Report challenges US claims of Iranian sponsorship of Iraq insurgency

By Julie Hyland
7 June 2007

The think tank British American Security Information Council (BASIC) has published a discussion paper titled “Iranian support for violence in Iraq: a review of the evidence.”

Authored by Jacob Halpin, former National Grassroots coordinator at the international development advocacy organization RESULTS, the paper focuses on the Bush administration’s accusations that Tehran is seeking to destabilise Iraq by providing support for armed groups fighting the American-led occupation of that country.

BASIC describes itself as an independent research and advocacy organisation that plays a “unique role as a transatlantic bridge for policy makers and opinion shapers.” Halpin’s paper is significant in that it highlights serious disquiet that US accusations over Iranian involvement in Iraq are being made, without any real evidence to back this up.

Intelligence so far presented by Washington to link Tehran with armed groups in Iraq is “sketchy, especially in terms of linking such support to the Iranian government,” it states.

Given the non-substantive character of the Bush administrations allegations, the report questions the “more strategic motives” behind such claims. In addition to accusations of Iranian involvement providing a “useful scapegoat to divert the blame for failures in Iraq away from the occupying powers,” it notes, casting Tehran as a “source of regional instability” could strengthen the US administration’s hand “as it seeks support for stronger measures to oppose Iranian nuclear ambitions.”

“In particular, should the administration decide to embark on a military strike—an option which it says is still ‘on the table’—then garnering public and political support in advance would be vital.”

The fact that Washington is once again considering an attack on a country which it has yet to prove is involved in any threat to either itself or its neighbours underscores the aggressive and criminal character of US foreign policy. The paper makes no critique of this policy, despite noting that in contrast to US belligerence, “Iran has an incentive to avoid involving itself more directly militarily in Iraq, as this might provoke armed confrontation with the United States, and possibly wider regional conflict.”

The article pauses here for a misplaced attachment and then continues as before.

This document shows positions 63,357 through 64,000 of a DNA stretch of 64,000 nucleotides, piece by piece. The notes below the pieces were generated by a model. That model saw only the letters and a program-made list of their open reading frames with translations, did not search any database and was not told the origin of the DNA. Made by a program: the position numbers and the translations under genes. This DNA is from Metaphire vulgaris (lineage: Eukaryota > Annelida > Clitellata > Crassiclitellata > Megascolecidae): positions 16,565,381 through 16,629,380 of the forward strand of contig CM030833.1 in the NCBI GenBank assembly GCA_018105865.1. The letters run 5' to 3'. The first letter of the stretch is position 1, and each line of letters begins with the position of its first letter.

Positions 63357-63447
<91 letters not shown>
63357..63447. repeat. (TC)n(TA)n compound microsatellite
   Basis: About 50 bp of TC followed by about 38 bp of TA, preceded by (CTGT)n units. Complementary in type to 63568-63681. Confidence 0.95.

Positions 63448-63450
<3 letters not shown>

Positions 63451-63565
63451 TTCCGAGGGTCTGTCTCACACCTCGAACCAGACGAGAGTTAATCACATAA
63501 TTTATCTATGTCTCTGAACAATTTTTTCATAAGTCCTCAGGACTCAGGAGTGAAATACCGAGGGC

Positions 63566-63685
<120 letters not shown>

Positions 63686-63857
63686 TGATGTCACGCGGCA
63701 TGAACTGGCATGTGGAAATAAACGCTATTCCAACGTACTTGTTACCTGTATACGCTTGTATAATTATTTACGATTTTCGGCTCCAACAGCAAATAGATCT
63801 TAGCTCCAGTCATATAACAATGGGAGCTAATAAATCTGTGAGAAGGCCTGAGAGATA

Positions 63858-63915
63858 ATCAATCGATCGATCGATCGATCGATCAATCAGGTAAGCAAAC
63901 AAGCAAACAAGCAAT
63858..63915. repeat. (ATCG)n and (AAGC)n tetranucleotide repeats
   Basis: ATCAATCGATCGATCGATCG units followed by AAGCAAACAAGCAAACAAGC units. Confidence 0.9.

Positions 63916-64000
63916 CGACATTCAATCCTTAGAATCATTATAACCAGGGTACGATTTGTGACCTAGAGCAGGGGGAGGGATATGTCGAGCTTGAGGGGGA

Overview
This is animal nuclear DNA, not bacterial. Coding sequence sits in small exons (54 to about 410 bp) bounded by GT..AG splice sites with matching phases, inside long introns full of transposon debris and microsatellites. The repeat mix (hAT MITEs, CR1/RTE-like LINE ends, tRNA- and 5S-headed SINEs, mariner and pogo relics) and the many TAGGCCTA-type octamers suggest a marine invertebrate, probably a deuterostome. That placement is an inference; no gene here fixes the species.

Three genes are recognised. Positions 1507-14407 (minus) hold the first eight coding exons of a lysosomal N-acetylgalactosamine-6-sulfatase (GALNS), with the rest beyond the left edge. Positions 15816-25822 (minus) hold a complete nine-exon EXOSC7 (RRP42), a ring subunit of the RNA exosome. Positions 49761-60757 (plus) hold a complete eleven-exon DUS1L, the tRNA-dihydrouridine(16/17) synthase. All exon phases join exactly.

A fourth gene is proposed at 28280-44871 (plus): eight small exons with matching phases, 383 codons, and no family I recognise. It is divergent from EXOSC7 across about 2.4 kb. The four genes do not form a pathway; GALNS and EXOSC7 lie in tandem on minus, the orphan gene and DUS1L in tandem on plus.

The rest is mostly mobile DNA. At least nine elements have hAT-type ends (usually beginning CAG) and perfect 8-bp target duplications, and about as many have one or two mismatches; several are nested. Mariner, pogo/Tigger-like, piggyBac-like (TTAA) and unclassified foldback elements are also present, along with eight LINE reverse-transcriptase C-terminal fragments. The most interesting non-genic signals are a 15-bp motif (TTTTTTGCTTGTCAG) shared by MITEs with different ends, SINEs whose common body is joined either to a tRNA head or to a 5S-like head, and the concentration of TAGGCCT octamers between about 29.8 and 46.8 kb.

Nor does the paper question the right of the US to mount a militarily attack. But it does warn that in the absence of a convincing justification, “global unpopularity for military action would likely greatly exceed the opposition to the invasion of Iraq.”

“Indeed, many comparisons have been made with the build-up to the invasion of Iraq in 2003,” the paper states, “when the Secretary of State Colin Powell told the UN Security Council that the evidence of Iraqi chemical and biological weapons was irrefutable.”

Mindful of the extent to which the mass protests against the Iraq war continue to reverberate amongst working people internationally, Halpin’s paper makes clear that the current accusations against Iran are even flimsier.

The paper does not rule out Iranian involvement in Iraq. But citing the historically close cultural, social, economic and religious ties between the two countries, it warns of the dangers of conflating “legitimate acts of foreign relations and cross-border movements of people” with the alleged Iranian involvement in the insurgency.

It notes, as an example, Western reports that had attacked Iranian “meddling” after the Iranian ambassador to Baghdad in January announced plans to open a branch of the Iranian national bank in Baghdad, “reflecting an assumption that Iran has no legitimate right to be involved in a country invaded and occupied by US and allied forces.”

The US administration has stated explicitly that Iran is aiding and abetting insurgent attacks on US forces, as well as fomenting civil war. In his State of the Union address in January 2007, President Bush claimed that “Iran was allowing terrorists to move in and out of Iraq, as well as providing material support for attacks on American troops,” Halpin states. And, John Negroponte, US director of National Intelligence, in his 2007 Annual Threat Assessment, asserted that “Iran’s lethal support for select groups of Iraqi Shia militants clearly exacerbates the conflict in Iraq.”

The problem, the report suggests, is that these claims have not been quantified.

Halpin provides an overview of the three main armed groups alleged to be operating in Iraq with Iranian ties: the Badr Corps, the Mahdi Army and Quds Force.

Both the Badr Corps and Quds Force do have close ties with Iran, although these are not as straightforward as some have claimed.

The Badr Corps was founded in Iran in 1982 as the military wing of the Supreme Council for Islamic Revolution in Iraq (SCIRI) during the Iran-Iraq War. It fought alongside Iran during the war and, following its end in 1988, “continued with the aim of toppling Saddam Hussein, conducting low-level cross-border warfare against his regime.”